A baby Koala hitches Ride

A baby Koala hitches a Ride!

I paint in Acrylic on Canvas

I am not only inspired by nature and my aboriginal heritage with painting but also I enjoy art works in the mosaic and collage arena.

You will see this influence in my painting.

I love to create my images through multiple layering of the acrylic paints in various colours. This painting is created with a minimum of 7 paint layers and up to 12 layers in certain sections.

I have a tendency to create a range of depth perceptions in each art work.

I also depict a strong bond between Mother and Baby Koala with this painting and I feature the wonderful colours of gum leaves and the Australian bush.

Koala – means drink no water in Aboriginal language

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Koala Spirit:

Offering compassion and kindness means it is returned to you tenfold in ways that perhaps will not be known to you easily at this time!

 

Kerrie

 

 

 

Whip crack sound effect

Whip Crack Sound Effect:

The whip crack sound effect made by Lyrebirds is actually the call of the Whipbird.

I have painted the Whipbird that you can see here in this photo.

This is a timber lazy susan which I have on our dining room table.

 

 

Birds 2 & Peace
Whipbird by Kerrie Thomsen

I was inspired to paint the Whipbird which is indigenous to Australia because he is a perching bird we have commonly in our area. I hear them lots but rarely see them.

The Whipbird in “my dreaming” sense is around to encourage me to “get cracking” with life and reminds us that if you aren’t prepared to do what it takes to realize dreams and reach your own potential then no one else will!

The Whipbirds forage in pairs. They are easily recognizably by their white neck stripes, black throat and white tipped tail feathers.

We have 3 species of Whipbird:

Eastern Whipbird, Western Whipbird and Mallee Whipbird.

I hope you like my painting

 

Kerrie

 

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Spirit Meaning of the Whipbird:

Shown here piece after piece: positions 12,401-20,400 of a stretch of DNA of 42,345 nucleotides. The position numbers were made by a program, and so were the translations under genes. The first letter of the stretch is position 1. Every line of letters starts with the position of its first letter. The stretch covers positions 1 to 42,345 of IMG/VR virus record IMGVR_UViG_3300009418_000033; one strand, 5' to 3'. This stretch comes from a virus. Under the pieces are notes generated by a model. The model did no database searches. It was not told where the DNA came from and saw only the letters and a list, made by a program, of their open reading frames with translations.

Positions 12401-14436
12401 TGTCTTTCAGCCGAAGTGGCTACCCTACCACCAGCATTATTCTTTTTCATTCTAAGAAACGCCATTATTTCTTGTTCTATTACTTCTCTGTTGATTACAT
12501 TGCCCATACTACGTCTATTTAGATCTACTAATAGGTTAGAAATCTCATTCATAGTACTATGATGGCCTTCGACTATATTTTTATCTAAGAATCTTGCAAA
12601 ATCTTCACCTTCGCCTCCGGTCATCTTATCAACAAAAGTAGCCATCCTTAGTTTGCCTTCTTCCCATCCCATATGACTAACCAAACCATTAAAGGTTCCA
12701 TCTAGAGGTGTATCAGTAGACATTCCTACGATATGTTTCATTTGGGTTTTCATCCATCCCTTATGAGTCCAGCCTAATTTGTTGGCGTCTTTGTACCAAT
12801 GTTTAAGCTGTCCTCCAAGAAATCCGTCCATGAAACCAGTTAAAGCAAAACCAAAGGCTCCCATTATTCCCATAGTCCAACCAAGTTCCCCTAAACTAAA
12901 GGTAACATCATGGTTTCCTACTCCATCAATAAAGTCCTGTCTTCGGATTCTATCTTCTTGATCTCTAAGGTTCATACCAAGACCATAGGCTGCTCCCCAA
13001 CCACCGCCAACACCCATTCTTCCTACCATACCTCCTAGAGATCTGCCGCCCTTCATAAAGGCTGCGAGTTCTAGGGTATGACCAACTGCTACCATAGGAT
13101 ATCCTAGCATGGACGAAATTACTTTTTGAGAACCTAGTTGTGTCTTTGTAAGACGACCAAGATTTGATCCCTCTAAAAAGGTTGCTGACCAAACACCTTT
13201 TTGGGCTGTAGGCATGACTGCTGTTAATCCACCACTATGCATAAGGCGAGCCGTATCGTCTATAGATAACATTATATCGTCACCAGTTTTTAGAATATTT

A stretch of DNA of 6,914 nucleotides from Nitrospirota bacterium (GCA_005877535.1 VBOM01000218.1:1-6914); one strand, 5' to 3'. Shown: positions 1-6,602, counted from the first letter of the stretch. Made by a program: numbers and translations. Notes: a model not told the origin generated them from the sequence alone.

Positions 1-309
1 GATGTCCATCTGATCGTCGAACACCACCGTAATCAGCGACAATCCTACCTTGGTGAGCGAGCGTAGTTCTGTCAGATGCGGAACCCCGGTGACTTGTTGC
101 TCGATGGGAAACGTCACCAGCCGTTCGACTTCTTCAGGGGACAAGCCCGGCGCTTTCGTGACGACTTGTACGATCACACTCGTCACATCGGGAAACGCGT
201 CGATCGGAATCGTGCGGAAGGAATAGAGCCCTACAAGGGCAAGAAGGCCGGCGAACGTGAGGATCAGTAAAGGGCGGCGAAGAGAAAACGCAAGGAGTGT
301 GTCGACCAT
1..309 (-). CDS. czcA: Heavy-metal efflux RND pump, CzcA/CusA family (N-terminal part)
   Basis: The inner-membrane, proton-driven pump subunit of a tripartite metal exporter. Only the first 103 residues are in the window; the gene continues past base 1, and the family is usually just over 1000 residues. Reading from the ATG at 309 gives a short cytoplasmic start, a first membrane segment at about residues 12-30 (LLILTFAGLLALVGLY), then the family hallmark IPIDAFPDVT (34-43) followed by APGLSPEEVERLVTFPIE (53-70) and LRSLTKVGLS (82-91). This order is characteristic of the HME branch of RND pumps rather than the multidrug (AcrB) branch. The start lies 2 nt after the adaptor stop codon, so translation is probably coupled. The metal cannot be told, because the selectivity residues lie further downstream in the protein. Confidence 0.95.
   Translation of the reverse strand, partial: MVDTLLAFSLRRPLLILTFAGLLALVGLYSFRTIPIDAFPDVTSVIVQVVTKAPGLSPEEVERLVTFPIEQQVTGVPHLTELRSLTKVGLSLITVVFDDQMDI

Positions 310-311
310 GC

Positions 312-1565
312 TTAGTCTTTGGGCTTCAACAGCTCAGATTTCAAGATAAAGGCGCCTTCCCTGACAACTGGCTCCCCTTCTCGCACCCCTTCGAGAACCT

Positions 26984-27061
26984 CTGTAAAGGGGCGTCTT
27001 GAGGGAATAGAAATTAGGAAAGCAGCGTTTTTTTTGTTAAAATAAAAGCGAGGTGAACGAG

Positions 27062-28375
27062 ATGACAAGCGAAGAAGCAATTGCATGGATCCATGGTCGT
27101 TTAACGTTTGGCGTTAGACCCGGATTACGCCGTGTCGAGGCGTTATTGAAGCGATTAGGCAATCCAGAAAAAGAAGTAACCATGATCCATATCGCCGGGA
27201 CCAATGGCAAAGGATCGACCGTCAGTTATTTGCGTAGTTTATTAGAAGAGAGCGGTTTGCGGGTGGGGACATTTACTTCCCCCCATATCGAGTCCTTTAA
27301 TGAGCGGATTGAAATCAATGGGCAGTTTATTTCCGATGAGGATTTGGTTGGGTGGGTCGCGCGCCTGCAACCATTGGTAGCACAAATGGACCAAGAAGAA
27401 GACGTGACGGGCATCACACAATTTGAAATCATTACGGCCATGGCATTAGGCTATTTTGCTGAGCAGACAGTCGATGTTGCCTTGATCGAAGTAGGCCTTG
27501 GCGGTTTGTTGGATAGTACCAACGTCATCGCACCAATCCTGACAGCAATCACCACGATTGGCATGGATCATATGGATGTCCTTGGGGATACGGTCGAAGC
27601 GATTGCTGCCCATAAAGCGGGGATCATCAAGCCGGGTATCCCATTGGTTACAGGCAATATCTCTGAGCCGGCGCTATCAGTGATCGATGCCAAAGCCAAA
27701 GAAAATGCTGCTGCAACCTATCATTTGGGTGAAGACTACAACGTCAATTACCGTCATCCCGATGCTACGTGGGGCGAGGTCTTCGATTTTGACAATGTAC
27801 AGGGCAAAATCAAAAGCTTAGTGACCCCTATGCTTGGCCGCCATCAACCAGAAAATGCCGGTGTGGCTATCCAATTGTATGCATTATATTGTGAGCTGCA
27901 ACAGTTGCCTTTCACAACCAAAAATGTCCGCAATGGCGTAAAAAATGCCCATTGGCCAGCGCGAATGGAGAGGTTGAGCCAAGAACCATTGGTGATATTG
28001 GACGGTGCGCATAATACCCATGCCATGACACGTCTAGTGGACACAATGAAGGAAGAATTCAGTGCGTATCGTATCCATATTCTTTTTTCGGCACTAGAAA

Whipbird asks that you look at your life and check that you are in control. Whipbird primes us to “just know” what needs to be done and how, without being forced or cajoled.

It ensures we truly comprehend the power of the moment; the power that comes from realizing that, with commitment and effort we are destined for a productive future.

 

By Scott Alexander King

 

 

 

Goo-goor-gaga: The Laughing Kookaburra

Kookaburra call the sky people to light the great fire that illuminates and warms the earth by day….

As the morning star fades Kookaburra laughs his loudest to wake the sleeping for sunrise…..

The Kookaburras call sounds like a laugh – like their native name “Goo Goor Gaga”. For many aboriginal people it is taboo, given the function to start the day, to mimic the Kookaburras call.

The Laughing Kookaburra is found throughout the eastern states and southern Western Australia. There is a similar species called a Blue Winged Kookaburra which as the name suggests has more blue in its plumage.

The Laughing Kookaburra is the largest of the Kingfishers. They are territorial and nest in tree hollow in open woodlands and forest.

Female Laughing Kookabura
Female Laughing Kookabura

You will notice in my photos, that the Kookaburras beak is large the top bill is black and the lower bill is bone coloured.

The head is light coloured with brown marks and a brown stripe from the eye. The wings are brown with a blue mottle. In this image you can see the rufus barring of the tail.

Males often have blue on the rump. So this bird is probably female. Female’s heads are more buff and their rump is brown.

Kookaburras live in family groups. Kookaburra young are not forced to leave their parents territory on maturity. The territorial space is used to meet the needs of young adults (called auxiliaries) and breeding pairs before breeding season. The family group works together to protect offspring, raise offspring and defend territorial boundaries. The auxiliaries do not have a breeding territory or breed while they are in the auxiliary role (usually 4 years). These living circumstances help keep reproduction rates low. Research has shown the auxiliaries provide about 30% of incubation and brooding time, and 60 percent of the food for the hatchlings.